In an article from a few weeks back, I mentioned the idea of Bully Ray becoming the leader of Aces and Eights, but it was “a chicken on the grill now charred black.” I felt that they held it off for so long that it wouldn’t provide the power it needed to lead the faction.
Boy was I wrong.
Bully Ray was revealed as President of Aces and Eights at Lockdown and unfortunately it wasn’t well executed. It was actually a bit awkward. First, Wes Brisco and Garrett Bischoff ran into the cage match between Bully Ray and Jeff Hardy and both men beat them down to hide the ruse. Then later, all of Aces and Eights spilled into the cage and Ray clocked Hardy with the hammer and pinned Hardy to become the TNA World Heavyweight Champion.
Then the magic happened.
Bully Ray began to use that golden tongue, its lustre getting brighter the older he gets. While it can get him in trouble at times (see here), it’s amazing how well he can get heat in this day and age. Suddenly it all came together. Two weeks following Lockdown, Bully Ray revealed the entire con. Every moment, which made you think “Why is TNA doing this?”, suddenly started to make sense. It was funny because you can almost call Bobby Roode an unofficial member of Aces and Eights since he has been used by Ray to feed his plot on more than one occasion. Bully made sense out of the whole thing, even Garrett Bischoff and Wes Brisco (even though you don’t want him to make sense out of those two green clowns). Every connection I spoke about in my previous column on Aces and Eights was addressed. Not only that, but Aces and Eights were finally being made to look like a strong cohesive unit. They had their President. They had their World Champion. One of the greatest tag teams of all time was leading a group of marauders and instead of holding the Tag Team championship, Bully and Devon were World and Television champions respectively. They even gave Ken Anderson a purpose beyond being annoying.
It feels nice to be so far wrong about this storyline. I’m not saying the turn was perfect or that they couldn’t have improved on things throughout the process. That said, Bully Ray is without question the number one heel in the company, quite possibly in pro wrestling (I’m sure WWE fans would argue CM Punk but stealing an urn doesn’t make you the biggest heel in pro wrestling. It makes you Kama Mustafa). TNA now has energy under its legs as it undertakes leaving the Impact Zone and limiting their pay per view schedule. Now television is going to be more important than ever to attract people to the TNA Wrestling product. In two weeks, Bully Ray will face Jeff Hardy in a Full Metal Mayhem match, and while the result will probably be predictable (no way they take the belt off Ray now), it’s the kind of event that gets you excited for Impact television.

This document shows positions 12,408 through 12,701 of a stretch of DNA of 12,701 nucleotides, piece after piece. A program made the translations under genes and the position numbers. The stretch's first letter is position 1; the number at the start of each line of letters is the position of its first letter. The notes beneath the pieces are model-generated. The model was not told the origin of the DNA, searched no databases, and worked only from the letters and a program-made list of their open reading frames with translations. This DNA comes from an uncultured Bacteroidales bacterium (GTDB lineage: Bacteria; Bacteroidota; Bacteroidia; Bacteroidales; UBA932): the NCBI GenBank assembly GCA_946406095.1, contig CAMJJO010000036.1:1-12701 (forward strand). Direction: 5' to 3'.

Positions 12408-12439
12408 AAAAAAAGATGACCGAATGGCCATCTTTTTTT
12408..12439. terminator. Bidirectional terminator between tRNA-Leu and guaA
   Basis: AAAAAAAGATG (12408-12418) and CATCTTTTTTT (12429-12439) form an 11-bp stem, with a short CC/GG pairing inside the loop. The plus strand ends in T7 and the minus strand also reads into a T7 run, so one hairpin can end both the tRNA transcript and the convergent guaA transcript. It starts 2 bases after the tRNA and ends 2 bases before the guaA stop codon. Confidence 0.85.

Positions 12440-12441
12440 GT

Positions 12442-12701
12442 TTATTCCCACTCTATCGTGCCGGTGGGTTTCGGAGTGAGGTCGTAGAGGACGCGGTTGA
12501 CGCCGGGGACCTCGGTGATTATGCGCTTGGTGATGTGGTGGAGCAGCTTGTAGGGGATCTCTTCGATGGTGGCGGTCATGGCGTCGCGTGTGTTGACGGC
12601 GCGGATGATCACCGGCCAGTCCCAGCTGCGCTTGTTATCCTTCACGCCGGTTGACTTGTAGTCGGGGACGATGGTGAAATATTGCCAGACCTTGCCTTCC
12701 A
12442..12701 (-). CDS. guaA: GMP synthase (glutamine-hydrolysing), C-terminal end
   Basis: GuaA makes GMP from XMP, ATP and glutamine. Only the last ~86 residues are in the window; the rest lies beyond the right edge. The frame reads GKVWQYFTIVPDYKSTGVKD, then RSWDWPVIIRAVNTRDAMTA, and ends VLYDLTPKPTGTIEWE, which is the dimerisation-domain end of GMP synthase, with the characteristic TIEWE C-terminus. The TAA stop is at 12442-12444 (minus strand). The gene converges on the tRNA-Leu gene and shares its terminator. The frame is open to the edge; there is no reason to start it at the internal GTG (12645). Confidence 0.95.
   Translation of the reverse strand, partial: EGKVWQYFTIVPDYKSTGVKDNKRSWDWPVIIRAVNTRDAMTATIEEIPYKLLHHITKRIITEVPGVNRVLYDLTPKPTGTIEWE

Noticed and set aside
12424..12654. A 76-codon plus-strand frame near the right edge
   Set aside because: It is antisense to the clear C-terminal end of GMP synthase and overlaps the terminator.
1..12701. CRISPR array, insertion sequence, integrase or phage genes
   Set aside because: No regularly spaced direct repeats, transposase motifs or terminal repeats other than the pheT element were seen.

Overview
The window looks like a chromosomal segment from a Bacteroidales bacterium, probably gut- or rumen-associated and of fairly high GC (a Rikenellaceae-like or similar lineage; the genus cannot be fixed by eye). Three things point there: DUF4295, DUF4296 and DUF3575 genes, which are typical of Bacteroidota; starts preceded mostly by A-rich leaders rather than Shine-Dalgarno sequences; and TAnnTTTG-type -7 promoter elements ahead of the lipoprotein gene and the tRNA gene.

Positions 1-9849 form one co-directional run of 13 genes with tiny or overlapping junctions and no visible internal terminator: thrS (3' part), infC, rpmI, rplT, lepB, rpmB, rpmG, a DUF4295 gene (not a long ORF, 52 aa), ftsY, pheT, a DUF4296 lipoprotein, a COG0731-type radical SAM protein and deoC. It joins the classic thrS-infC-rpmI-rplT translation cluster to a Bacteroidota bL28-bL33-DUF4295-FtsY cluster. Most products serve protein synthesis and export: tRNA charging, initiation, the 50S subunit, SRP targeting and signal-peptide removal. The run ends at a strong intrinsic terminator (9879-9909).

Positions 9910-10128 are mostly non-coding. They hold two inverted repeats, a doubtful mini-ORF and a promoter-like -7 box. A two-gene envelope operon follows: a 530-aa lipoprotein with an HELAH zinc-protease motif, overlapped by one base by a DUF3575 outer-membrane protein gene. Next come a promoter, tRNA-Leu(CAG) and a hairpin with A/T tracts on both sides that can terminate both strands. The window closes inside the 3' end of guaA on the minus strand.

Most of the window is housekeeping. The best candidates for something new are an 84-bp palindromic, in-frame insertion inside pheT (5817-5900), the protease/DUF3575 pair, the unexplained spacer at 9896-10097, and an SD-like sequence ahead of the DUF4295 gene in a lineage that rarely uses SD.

There are some things we do know for the future. If you check the TNA “One Night Only” spoiler results, you’ll know that there will be a female member of Aces and Eights in the future. Who knows how long some of the members will last in the team, but it will be interesting to see if the feud between Kurt Angle and D’Lo Brown leads to D’Lo being an active pro wrestler again. I’m always down with the Brown so I can dig that. What we don’t know is who will emerge as Bully Ray’s opponent for Slammiversary. TNA is however already building up their own Sting (not Steve Borden) in AJ Styles, the man who turned his back on TNA to focus on himself. Aces and Eights is already trying to court AJ onto their team but that’s no different to when the New World Order was trying to do the same with Stinger. AJ’s feud with James Storm is just supposed to get us through the next few months, but I’m eyeing Bound For Glory as the first night AJ can actually challenge for the TNA World Championship and the night AJ Styles brings the gold back to TNA Wrestling from Bully Ray’s hands.
I might be right. I might be wrong. I was certainly wrong with Bully Ray and Aces and Eights.
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(Last Word on Sports would like to send their deepest condolences to the Flair family on the passing of Richard Fliehr.)